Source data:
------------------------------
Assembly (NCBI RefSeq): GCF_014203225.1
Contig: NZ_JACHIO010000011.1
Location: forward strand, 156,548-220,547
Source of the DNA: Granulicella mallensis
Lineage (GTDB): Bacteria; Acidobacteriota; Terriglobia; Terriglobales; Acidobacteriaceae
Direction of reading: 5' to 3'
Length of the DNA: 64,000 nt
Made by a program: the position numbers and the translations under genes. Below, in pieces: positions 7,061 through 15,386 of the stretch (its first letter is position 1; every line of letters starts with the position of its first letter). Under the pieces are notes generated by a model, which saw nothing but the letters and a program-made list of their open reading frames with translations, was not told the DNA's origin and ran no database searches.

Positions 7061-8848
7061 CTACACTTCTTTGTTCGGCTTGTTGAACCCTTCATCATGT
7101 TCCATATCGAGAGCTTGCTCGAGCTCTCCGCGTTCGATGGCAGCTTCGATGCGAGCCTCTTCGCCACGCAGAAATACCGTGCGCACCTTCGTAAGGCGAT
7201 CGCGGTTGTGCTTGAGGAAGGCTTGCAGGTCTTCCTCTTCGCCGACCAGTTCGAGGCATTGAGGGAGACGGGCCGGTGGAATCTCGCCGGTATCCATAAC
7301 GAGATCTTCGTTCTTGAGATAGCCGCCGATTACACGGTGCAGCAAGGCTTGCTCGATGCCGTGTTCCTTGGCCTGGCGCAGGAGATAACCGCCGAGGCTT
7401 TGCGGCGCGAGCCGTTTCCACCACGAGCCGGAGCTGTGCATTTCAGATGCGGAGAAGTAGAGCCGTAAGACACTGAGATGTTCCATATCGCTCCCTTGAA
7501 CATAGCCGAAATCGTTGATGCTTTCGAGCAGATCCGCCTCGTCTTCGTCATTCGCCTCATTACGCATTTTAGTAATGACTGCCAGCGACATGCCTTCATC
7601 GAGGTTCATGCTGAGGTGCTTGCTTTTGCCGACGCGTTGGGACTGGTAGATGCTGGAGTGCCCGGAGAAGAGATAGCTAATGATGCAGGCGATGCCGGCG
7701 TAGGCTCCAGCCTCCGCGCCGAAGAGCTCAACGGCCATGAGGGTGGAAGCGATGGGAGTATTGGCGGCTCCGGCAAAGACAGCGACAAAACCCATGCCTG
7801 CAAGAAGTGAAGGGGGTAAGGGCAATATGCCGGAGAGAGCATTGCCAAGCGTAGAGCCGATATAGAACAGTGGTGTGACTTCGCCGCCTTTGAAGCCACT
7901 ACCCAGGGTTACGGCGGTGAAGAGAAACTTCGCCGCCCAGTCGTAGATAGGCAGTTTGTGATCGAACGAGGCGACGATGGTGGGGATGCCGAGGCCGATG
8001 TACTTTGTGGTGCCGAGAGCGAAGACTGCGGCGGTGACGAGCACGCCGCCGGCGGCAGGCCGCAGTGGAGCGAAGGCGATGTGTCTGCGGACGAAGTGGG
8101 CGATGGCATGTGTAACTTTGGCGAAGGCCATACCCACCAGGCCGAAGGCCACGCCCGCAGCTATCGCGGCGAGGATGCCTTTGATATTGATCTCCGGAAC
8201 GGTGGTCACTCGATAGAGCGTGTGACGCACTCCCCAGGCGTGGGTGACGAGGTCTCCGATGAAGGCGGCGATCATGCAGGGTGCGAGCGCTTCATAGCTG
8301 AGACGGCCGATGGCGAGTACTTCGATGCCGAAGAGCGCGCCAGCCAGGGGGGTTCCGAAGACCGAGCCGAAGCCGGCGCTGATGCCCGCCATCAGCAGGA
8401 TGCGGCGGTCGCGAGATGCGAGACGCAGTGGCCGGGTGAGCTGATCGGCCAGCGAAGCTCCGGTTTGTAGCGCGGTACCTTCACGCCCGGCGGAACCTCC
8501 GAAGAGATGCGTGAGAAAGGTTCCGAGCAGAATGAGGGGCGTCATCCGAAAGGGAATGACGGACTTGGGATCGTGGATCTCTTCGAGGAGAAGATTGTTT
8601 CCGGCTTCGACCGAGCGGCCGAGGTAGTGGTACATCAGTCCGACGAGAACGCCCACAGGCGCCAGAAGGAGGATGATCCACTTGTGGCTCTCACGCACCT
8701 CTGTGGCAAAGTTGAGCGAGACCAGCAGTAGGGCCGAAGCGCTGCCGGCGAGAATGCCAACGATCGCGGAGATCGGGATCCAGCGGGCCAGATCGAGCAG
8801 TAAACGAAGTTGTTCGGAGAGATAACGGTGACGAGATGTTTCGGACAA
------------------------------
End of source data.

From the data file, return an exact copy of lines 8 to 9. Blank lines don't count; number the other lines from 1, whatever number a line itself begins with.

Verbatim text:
Made by a program: the position numbers and the translations under genes. Below, in pieces: positions 7,061 through 15,386 of the stretch (its first letter is position 1; every line of letters starts with the position of its first letter). Under the pieces are notes generated by a model, which saw nothing but the letters and a program-made list of their open reading frames with translations, was not told the DNA's origin and ran no database searches.

Positions 7061-8848